I watched Superbad twice with the 14-year-old twins of my Cheap Blacky costar Susanne Sachsee, and I even got off on the 'roid rage of Gerard Butler in the epic 300. No one does brittle white lady like my Tales of the City costar Laura Linney in The Savages. Tony Leung is so elegant and sensuous in Lust, Caution that everyone will want a Chinese boyfriend as the hot new fashion accessory this year. And if Sweeney Todd doesn't bring back the musical genre, nothing will.
Vaginal Davis (www.vaginaldavis.com ), who now lives in exile in Berlin, will be in the Bay Area on March 29, 2008, for the opening of her installation Present Penicative at the Yerba Buena Center for the Arts; it will also feature her performances "Bilitis A Lesbian Separatist Feminist State" and "Colonize Me."
DENNIS HARVEY'S ALPHABETICAL DOCUMENTARY TOP 10
1. Absolute Wilson (Katharina Otto-Bernstein, US/Germany)
2. All in This Tea (Les Blank, US)
3. King Corn (Aaron Wolf, US)
4. The King of Kong: A Fistful of Quarters (Seth Gordon, US)
5. Manufactured Landscapes (Jennifer Baichwal, Canada)
6. My Kid Could Paint That (Ami Bar-Lev, US)
7. No End in Sight (Charles Ferguson, US)
8. Protagonist (Jessica Yu, US)
9. Romántico (Mark Becker, US)
10. Zoo (Robinson Devor, US)
All thanks to the Internet Movie Database, without which we would remain in blessed ignorance.
Brad McGuire's 20 Hole Weekend
5 Guy Cream Pie 29
Abominable Black Man 8
Ahh Shit! White Mama 4
Apple Bottom Snow Bunnies
Be Here Now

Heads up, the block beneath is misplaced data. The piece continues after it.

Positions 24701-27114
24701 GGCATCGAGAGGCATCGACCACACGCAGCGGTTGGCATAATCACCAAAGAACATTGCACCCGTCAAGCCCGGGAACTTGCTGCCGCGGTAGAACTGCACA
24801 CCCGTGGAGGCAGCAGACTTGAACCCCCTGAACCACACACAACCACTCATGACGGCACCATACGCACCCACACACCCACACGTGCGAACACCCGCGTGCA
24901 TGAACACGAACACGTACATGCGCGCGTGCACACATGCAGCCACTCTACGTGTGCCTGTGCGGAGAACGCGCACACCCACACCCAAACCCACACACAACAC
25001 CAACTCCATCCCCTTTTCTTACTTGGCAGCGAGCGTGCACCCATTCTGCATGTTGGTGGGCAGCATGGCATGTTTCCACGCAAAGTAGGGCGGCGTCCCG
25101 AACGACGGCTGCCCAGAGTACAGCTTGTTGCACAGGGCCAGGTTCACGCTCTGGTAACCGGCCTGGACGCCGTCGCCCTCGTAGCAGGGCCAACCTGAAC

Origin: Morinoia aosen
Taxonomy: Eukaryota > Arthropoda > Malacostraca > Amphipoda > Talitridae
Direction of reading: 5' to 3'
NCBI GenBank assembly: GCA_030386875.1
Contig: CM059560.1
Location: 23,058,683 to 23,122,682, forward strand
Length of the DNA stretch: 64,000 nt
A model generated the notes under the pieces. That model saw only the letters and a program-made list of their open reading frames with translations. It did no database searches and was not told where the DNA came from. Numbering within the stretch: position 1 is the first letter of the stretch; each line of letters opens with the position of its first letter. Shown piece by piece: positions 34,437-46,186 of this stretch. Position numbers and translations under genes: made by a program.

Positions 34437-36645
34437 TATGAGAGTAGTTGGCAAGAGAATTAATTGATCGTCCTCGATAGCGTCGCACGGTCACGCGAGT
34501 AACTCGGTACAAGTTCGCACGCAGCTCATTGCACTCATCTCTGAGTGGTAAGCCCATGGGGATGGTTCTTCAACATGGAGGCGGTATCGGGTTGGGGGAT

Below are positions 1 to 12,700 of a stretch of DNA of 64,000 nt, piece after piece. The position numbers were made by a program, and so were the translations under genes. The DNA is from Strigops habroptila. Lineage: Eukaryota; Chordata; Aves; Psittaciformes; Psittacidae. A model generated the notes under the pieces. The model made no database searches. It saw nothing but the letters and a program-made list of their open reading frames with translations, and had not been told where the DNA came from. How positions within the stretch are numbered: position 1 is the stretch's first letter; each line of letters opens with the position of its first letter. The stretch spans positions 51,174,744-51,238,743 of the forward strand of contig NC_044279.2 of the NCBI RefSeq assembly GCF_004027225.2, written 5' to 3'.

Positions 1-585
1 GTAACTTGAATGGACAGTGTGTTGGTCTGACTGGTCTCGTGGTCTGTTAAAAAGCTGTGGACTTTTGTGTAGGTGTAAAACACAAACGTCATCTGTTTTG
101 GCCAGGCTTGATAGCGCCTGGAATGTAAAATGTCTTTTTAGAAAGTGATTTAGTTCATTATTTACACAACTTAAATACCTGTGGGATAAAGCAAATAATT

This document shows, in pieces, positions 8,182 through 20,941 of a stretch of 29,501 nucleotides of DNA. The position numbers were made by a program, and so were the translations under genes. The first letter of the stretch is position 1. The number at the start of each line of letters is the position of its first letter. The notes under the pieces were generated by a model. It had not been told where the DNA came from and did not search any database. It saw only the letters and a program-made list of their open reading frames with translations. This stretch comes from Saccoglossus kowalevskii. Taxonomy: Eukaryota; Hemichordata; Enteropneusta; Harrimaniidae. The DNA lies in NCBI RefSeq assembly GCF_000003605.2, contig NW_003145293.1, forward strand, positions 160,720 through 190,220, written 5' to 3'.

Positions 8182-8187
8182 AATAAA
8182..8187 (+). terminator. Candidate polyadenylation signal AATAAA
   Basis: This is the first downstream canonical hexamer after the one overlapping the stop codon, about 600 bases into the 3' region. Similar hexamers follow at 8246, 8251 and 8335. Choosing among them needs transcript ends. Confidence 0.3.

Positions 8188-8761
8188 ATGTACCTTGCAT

Blondes have More Squirt!
Bore My Asshole 3
Bring'um Young 23
Catch Her in the Eye
Even More Bang for Your Buck
Go Fuck Yourself
I Scored a Soccer Mom 3
Old Geezers, Young Teasers
Seduced by a Cougar 4
Swallow My Children
Thanks for the Mammaries
You've Got a Mother Thing Coming
Dennis Harvey is a Guardian contributor.
1. 4 Months, 3 Weeks and 2 Days (Cristian Mungiu, Romania). This debut feature possesses a nonjudgmental flow reminiscent of a Dardenne brothers film as it follows two young women who negotiate for an illegal abortion during the final days of Nicolae Ceausescu's Communist regime.
2. Eastern Promises (David Cronenberg, UK/Canada/US). Uncovering the layers of human identity has been a career-long, disturbing theme of Cronenberg's. But with his most recent films he's figured out how to deconstruct our psychotic and schizophrenic patriarchal society in a minimal, confrontational manner.
3. Cassandra's Dream (Woody Allen, US/UK). This minimasterpiece follows the downward spiral of two nice, middle-class brothers (Ewan McGregor and Colin Farrell), both of whom loosen their moral codes just to better their lifestyles. Striking camera work (by Vilmos Zsigmond) encloses the characters in an unrelenting nightmare.
4. "Made in America," The Sopranos (David Chase, US). Forever you'll be able to bust out the statement "What did you think of the end of The Sopranos?" and people will get all lit up.
5. Margot at the Wedding (Noah Baumbach, US). Thanks to audacious writing and powerful acting (especially by Jennifer Jason Leigh), the bittersweet sincerity is pitch-perfect.
6. Californication, season 1 (various directors, US). David Duchovny is alive and hilarious. Creator Tom Kapinos cuts right through our progressive relationship era, devilishly developing each character over 12 episodes. This is heavy-duty stuff mixed with dirty, dirty sex.
7. Year of the Dog (Mike White, US). White brings heartfelt storytelling to his directorial debut.
8. Manufactured Landscapes (Jennifer Baichwal, Canada)
9. The Hills Have Eyes 2 (Martin Weisz, US). This Wes Cravenproduced Iraq war allegory deserves more attention than Brian De Palma's patronizing Redacted.